February 16th – 25th

Signs of spring, which seems to have been gradually on the way since before Christmas, are becoming more evident by the day. Trees, for example, are waking up from their dry and brittle dormant state.  Most hazel carries obvious cascades of male flowers, the catkins, and the more subtle female flowers which resemble small pink sea anemones. I’m still seeing few insects, though, on the deciduous trees. The trick to finding them in February is to seek out the green. Trees which keep their leaves in winter – conifer, larch, fir, holly, ivy, box – are the great green kingdoms in which insects that overwinter as adults can shelter.

Whiteknights Park has a fine collection of such plants and together they’ve been the focus of my recent campus walks. Plot these circuitous perambulations on a map and you’d be forgiven for thinking they didn’t have much point to them, and indeed I have been spending most of the time beating around the bush. That is to say I’ve been beating bushes with a stick, and seeing what falls out: a crude but very effective method of surveying invertebrates. The winter months are soon revealed to be concealing plenty of entomological interest.

The first spur to going out a-beating was attending a workshop on ‘inconspicuous’ ladybirds (i.e. those that don’t look like your typical ladybird), a few of which have associations with evergreen trees. After a few days of trying I finally had success on that front, when a smallish, dark, hairy ladybird fell out of a Leyland Cyprus: Rhyzobius lophanthae. There aren’t many records of this species, but most likely because of the lack of leylandii beating that goes on rather than the ladybird’s rarity.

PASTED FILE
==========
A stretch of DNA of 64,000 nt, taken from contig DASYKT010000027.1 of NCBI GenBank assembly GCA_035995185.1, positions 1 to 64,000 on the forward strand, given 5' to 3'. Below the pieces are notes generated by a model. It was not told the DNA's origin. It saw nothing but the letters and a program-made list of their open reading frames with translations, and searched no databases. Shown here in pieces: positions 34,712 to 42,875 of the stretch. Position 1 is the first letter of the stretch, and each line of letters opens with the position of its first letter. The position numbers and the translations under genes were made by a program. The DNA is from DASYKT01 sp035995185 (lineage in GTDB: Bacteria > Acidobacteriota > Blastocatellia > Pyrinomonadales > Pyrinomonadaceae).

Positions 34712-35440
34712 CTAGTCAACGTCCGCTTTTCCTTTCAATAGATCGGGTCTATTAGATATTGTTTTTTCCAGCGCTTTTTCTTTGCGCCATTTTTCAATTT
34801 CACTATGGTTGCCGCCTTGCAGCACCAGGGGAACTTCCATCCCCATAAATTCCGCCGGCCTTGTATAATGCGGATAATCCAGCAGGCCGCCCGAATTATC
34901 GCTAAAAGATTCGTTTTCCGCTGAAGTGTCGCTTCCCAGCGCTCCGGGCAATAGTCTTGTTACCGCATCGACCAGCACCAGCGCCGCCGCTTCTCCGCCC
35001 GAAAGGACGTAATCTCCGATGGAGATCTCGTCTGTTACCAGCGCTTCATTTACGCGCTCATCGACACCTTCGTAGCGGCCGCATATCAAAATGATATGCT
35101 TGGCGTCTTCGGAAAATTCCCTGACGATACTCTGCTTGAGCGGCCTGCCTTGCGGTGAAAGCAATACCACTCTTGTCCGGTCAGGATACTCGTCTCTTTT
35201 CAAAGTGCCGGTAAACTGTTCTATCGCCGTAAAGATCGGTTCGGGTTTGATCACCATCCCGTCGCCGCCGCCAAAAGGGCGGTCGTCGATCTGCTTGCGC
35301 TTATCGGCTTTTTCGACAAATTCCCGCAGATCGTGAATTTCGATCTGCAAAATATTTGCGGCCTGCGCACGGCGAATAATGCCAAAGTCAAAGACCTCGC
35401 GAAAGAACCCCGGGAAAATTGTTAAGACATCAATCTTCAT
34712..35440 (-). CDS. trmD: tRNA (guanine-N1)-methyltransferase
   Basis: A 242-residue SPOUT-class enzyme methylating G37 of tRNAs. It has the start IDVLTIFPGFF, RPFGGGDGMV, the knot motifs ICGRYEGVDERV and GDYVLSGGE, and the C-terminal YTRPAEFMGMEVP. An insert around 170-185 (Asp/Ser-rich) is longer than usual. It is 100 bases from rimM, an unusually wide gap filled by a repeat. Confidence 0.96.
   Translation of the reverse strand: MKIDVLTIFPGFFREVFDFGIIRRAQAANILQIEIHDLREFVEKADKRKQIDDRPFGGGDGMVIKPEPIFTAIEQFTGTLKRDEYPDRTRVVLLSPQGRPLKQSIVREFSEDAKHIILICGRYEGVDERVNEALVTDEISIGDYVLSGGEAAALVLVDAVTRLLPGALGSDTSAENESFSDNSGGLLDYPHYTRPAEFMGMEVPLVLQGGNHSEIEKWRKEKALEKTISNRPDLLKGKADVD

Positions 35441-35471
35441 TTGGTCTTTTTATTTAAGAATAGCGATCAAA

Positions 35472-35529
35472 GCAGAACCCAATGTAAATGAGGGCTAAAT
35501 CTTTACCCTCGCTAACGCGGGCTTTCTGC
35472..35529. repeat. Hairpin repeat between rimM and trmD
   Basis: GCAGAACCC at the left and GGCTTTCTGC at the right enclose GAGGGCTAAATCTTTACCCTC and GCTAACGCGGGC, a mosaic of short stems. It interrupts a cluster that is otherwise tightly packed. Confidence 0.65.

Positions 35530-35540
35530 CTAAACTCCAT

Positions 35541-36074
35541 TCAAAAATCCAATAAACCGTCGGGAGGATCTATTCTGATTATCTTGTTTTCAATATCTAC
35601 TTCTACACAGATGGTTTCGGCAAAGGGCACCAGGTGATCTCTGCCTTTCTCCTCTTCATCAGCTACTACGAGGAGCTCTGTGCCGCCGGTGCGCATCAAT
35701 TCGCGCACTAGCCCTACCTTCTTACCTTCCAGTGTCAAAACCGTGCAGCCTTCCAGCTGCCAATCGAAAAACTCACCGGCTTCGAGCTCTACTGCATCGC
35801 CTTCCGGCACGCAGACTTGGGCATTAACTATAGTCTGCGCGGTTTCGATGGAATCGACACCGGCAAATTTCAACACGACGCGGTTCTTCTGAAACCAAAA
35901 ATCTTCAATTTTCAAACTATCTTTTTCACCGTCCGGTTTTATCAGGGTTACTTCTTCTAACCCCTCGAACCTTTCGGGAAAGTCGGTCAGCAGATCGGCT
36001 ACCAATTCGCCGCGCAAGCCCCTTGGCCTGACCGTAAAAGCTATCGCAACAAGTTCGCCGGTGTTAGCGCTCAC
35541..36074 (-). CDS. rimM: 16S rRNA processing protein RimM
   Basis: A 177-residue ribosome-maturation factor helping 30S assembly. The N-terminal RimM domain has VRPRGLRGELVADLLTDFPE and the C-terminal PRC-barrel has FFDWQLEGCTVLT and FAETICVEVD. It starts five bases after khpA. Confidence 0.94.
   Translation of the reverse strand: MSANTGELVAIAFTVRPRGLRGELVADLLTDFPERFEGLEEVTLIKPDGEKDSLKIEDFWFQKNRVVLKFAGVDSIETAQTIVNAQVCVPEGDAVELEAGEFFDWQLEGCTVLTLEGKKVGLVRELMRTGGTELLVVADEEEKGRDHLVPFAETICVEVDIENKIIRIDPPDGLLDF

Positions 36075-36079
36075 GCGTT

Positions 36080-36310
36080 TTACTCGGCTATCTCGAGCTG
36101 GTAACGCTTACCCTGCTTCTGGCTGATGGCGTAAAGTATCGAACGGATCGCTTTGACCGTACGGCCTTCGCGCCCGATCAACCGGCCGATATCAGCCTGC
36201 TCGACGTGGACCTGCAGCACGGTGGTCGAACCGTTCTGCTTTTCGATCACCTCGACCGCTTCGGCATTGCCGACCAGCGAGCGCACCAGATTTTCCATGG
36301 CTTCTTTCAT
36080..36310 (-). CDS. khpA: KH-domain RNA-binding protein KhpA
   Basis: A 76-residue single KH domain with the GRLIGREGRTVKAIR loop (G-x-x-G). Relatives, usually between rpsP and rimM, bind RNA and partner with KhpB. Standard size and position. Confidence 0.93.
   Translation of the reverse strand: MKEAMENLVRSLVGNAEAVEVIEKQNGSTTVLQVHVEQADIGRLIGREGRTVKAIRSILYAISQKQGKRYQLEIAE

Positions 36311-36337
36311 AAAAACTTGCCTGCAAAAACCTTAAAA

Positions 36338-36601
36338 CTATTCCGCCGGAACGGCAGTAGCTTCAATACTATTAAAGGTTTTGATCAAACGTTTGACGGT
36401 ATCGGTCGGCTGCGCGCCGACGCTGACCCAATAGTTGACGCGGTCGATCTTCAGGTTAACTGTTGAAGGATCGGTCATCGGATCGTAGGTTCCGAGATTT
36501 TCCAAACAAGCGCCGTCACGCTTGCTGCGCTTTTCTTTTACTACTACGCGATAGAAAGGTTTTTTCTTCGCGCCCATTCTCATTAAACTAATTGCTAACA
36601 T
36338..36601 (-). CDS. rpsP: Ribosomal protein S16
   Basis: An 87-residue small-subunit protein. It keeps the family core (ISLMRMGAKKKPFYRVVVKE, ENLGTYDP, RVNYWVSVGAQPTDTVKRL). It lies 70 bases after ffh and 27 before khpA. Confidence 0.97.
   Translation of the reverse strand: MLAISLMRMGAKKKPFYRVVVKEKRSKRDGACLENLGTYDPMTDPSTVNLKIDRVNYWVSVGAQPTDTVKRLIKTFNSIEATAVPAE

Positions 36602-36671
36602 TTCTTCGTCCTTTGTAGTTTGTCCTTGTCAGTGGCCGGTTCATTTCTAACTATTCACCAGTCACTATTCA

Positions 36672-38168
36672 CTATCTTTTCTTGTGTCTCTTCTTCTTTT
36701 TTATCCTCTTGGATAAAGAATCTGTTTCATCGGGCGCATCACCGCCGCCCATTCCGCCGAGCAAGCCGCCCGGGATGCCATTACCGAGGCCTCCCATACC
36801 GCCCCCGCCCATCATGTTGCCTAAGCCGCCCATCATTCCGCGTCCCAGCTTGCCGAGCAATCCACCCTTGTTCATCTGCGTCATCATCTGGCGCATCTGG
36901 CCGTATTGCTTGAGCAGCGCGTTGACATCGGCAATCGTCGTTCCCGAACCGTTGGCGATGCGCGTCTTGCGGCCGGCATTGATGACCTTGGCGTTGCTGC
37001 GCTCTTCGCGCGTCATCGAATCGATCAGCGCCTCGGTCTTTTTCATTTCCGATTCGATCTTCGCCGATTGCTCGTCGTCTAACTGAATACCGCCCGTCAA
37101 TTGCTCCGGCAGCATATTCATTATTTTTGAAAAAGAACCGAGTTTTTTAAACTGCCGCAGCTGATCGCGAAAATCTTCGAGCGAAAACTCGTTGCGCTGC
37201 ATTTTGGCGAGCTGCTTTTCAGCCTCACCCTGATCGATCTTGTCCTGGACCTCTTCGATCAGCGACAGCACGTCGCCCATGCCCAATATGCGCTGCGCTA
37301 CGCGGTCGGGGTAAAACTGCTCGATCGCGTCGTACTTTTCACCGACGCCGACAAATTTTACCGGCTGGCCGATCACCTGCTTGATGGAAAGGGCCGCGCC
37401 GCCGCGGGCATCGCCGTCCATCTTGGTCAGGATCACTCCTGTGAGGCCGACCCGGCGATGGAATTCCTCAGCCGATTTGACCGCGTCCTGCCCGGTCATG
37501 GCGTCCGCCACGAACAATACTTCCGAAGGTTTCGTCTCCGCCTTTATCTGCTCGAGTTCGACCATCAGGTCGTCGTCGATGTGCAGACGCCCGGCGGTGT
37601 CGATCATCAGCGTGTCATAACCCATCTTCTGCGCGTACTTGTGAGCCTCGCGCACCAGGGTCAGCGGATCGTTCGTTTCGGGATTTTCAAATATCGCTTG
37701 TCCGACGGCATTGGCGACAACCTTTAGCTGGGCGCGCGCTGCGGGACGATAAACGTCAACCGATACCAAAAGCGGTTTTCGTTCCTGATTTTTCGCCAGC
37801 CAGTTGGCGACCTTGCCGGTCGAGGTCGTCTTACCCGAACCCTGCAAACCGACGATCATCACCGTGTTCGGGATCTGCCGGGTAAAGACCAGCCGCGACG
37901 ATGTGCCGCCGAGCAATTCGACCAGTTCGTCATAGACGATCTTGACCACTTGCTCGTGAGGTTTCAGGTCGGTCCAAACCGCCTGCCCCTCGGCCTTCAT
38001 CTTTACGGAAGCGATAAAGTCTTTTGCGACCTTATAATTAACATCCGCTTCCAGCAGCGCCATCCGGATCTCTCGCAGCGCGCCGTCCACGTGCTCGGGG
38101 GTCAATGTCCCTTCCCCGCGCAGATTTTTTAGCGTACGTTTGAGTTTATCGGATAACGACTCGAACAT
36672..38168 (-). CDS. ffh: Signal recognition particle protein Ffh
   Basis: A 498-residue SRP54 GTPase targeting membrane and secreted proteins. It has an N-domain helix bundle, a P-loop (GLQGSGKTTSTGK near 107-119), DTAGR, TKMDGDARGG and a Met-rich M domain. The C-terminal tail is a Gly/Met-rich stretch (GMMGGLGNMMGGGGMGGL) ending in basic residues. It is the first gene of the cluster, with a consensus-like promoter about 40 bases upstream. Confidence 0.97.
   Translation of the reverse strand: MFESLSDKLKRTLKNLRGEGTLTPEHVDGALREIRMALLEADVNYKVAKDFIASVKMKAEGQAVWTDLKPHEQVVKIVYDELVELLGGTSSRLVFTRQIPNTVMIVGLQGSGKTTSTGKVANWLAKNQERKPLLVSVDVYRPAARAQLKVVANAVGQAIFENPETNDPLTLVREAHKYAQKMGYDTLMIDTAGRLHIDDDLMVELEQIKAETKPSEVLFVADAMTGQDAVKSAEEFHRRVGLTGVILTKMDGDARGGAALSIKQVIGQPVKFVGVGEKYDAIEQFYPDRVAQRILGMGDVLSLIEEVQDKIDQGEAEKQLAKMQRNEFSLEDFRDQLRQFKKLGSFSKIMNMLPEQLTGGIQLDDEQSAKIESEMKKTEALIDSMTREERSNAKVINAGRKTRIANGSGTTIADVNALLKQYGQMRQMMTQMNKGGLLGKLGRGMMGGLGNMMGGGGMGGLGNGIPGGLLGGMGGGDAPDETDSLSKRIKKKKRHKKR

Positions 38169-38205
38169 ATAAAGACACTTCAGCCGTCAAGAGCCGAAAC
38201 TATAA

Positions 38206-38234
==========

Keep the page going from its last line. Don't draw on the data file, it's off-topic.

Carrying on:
Since then I’ve kept up beating, and found numerous treasures. Peculiar blue-winged, bug-eyed psyllids that inhabit the box hedges. An impossibly tiny beetle not much bigger than the full stop at the end of this sentence. Two glistening water beetles that were wintering in a Harris Garden holly. Away from campus for the day, on a Dorset heath, I took to beating isolated pines and was surprised when an angry wood ant dropped into my tray. Later that afternoon I found a Scarce seven-spot ladybird* by the same method, a species which lives dangerously by associating with wood ant nests.

Beating for insects, on the other hand, is neither dangerous nor as violent as it sounds. The worst thing that can result is funny looks and an empty tray. The potential rewards are great.

*Since they’re quite similar to the regular seven-spot I didn’t twig for about 24 hours that’s what it had been. Scarce seven-spot is more dome shaped, the central spots are larger and the spots on the flank are smaller.


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